Bernie Sanders Warns Biden to Address ‘The Needs of the Working Class’ to Win Election

Bernie Sanders’s warning comes as President Joe Biden’s re-election campaign seeks to remind Americans of GOP frontrunner Donald Trump’s role on January 6. Republicans are also gathering in Iowa for caucuses that mark the official start of this year’s presidential election.

Focus on the working class

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Bernie Sanders, America’s leading Democratic progressive politician, issued the stark warning to President Joe Biden in a Guardian interview. The Vermont senator urged Biden to be more aggressive in addressing the concerns of millions of struggling Americans or risk handing the presidency back to his demagogic rival, Donald Trump.

Recipe for success

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“We’ve got to see the White House move more aggressively on healthcare, on housing, on tax reform, on the high cost of prescription drugs,” the progressive Democrat said. “If we can get the president to move in that direction, he will win; if not, he’s going to lose.”

Sanders telling Biden’s team

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Sanders added that he was in contact with the White House to press his point: “We hope to make clear to the president and his team that they are not going to win this election unless they come up with a progressive agenda that speaks to the needs of the working class of this country.”

Race begins

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The Vermont senator’s warning comes at a critical point in U.S. politics. On the 15th, Republicans will gather in Iowa for the caucus, which marks the official beginning of the 2024 presidential election.

Biden struggling in polls

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Biden currently faces no serious contenders in the Democratic primaries. But there is mounting concern that he would lose in the likely rematch against Trump this November. Recent polls show Trump doing well in key battleground states and also gaining support with Democratic groups who were vital to Biden’s 2020 victory, including young and Hispanic voters.

Authoritarian Trump

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In his interview, Sanders predicted a Trump victory “will be the end of democracy, functional democracy.” Over a further four years, he predicted, Trump would change electoral goalposts to make “many people who would vote against Trump… unable to do so. He will make it harder for young people, people of color, to participate in the political process.”

New direction needed

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Sanders criticized Biden’s campaign team for not taking appropriate action given the stakes. “They’re not their own best advertisers; they don’t do a particularly good job in explaining what Biden has accomplished,” he said.

Sanders recognizes Biden’s achievements

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Sanders praised Biden for his accomplishments in office, including the $1.9 trillion COVID rescue plan he argued helped prevent economic collapse and the Inflation Reduction Act, which pumped money into transitioning the U.S. away from fossil fuels.

Pro-union Biden

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He also said Biden was “the strongest pro-union president that we have had, certainly, since FDR [Franklin D. Roosevelt]” for his historic decision to join the United Auto Workers picket line during the union’s strike against the three biggest carmakers.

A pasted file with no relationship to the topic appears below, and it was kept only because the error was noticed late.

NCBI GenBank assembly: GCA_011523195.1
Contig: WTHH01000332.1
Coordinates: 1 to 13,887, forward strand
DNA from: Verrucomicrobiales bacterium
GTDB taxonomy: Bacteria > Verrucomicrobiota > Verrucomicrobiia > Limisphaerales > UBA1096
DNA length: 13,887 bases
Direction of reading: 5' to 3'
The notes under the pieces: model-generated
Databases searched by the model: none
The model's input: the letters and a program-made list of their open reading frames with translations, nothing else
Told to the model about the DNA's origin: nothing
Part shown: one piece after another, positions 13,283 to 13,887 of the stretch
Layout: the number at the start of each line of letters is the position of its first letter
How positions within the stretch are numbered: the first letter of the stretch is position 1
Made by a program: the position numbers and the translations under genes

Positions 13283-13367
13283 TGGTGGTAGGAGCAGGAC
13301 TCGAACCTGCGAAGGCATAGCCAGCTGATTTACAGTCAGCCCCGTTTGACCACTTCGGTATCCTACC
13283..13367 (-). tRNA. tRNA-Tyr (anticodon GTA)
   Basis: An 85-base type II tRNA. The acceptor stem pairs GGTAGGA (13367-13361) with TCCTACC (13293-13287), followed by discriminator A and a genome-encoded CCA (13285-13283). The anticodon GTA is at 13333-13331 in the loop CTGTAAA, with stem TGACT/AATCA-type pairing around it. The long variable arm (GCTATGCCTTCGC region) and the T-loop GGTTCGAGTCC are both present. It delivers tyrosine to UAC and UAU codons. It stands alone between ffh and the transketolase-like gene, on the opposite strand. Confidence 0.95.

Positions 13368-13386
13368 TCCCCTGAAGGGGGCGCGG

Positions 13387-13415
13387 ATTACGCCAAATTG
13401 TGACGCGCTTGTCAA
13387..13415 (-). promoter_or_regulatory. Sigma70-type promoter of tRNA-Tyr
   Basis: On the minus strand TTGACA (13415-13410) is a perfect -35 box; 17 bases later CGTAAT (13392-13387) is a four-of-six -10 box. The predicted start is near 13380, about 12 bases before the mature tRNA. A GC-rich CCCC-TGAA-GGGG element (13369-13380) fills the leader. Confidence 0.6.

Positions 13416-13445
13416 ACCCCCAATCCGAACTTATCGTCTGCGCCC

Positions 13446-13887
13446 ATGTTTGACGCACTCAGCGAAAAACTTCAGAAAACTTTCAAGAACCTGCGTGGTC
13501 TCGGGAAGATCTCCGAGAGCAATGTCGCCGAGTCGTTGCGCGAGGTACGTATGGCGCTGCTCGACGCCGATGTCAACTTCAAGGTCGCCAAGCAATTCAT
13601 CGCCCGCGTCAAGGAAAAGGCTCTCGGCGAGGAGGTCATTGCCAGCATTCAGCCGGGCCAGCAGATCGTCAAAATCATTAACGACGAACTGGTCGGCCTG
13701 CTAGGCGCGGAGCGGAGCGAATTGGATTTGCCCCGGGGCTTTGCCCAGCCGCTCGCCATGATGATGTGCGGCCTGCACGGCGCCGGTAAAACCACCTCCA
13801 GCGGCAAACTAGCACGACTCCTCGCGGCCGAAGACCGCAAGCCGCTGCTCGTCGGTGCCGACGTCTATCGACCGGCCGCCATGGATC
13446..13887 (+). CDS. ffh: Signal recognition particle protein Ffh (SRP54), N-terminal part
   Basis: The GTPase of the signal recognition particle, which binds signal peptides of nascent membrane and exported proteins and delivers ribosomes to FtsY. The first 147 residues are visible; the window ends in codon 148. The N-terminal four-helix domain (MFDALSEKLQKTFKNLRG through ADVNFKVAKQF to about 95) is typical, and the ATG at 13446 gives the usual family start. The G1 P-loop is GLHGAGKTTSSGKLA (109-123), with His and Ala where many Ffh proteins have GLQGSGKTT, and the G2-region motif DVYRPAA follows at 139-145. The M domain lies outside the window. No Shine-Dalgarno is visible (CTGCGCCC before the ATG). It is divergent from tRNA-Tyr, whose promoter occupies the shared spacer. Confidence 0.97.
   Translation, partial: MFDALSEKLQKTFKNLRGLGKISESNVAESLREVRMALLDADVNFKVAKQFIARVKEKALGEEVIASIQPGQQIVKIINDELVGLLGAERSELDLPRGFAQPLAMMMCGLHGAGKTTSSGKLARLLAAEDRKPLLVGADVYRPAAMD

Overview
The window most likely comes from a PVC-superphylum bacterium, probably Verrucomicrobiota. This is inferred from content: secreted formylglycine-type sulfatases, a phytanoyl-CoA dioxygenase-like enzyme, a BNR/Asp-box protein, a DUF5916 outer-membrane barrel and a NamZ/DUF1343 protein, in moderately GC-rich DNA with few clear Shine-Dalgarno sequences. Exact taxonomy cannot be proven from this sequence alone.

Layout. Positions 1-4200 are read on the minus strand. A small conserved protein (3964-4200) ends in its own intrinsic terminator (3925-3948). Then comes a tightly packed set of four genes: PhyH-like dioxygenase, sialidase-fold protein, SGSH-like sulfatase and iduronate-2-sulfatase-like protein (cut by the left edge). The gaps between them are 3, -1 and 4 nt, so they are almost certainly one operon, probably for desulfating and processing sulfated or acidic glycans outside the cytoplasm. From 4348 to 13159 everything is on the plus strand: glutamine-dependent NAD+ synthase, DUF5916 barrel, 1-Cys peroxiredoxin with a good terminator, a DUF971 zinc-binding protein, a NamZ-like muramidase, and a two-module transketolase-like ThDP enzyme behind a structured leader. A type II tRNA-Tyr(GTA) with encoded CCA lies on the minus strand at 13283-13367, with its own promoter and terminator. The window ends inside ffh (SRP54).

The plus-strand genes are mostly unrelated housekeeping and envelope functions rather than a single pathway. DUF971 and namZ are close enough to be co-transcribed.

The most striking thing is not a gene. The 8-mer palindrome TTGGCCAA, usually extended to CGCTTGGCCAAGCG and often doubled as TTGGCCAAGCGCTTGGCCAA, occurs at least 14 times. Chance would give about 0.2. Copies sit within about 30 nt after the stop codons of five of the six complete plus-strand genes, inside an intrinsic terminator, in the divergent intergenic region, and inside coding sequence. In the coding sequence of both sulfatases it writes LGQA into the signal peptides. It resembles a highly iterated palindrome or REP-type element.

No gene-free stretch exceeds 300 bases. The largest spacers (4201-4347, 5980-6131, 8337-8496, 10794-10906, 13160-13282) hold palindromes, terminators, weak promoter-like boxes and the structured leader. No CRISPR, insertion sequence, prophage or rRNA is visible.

A way to go

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But Sanders urged the White House to act. “The president has got to do something that’s very, very hard,” he said. “He should be proud of his accomplishments, but he’s also got to say that he understands that there is a housing crisis, that people can’t afford healthcare or prescription drugs or childcare—that he’s trying, but he hasn’t yet succeeded.”

Historical comparison

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Biden could draw inspiration from Roosevelt’s 1936 re-election campaign, Sanders suggested. By then, Roosevelt was nearing the end of his term in office and had implemented two groundbreaking New Deal programs.

Just the beginning

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“Roosevelt didn’t go around saying, ‘Look at all I’ve done,'” Sanders explained. “He said, ‘I see a nation that is ill-clad, ill-housed. We made some progress, but I know there are enormous problems.”

Sanders’s influence on Biden

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Sanders previously came close to securing the Democratic nomination on two occasions and helped Biden win the 2020 election by rallying his millions of young supporters to vote for him. He also pushed Biden in a more progressive direction, forming a set of “taskforces” that saw top Biden and Sanders supporters working together to forge policy agreements across several key areas, including the climate crisis, the economy, and immigration.

Working Americans before elites

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In his 2023 book, It’s OK to Be Angry About Capitalism, Sanders set a similar progressive agenda for 2024. He called for the Democratic Party to focus on working-class struggles rather than “corporate elites.”

Voters may stay home

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In his Guardian interview, Sanders said that he fears young Americans will not vote in November if that does not happen. “The polling is clear. Given the choice between Biden and Trump, a lot of people are saying, ‘Thank you, but no thank you.'”


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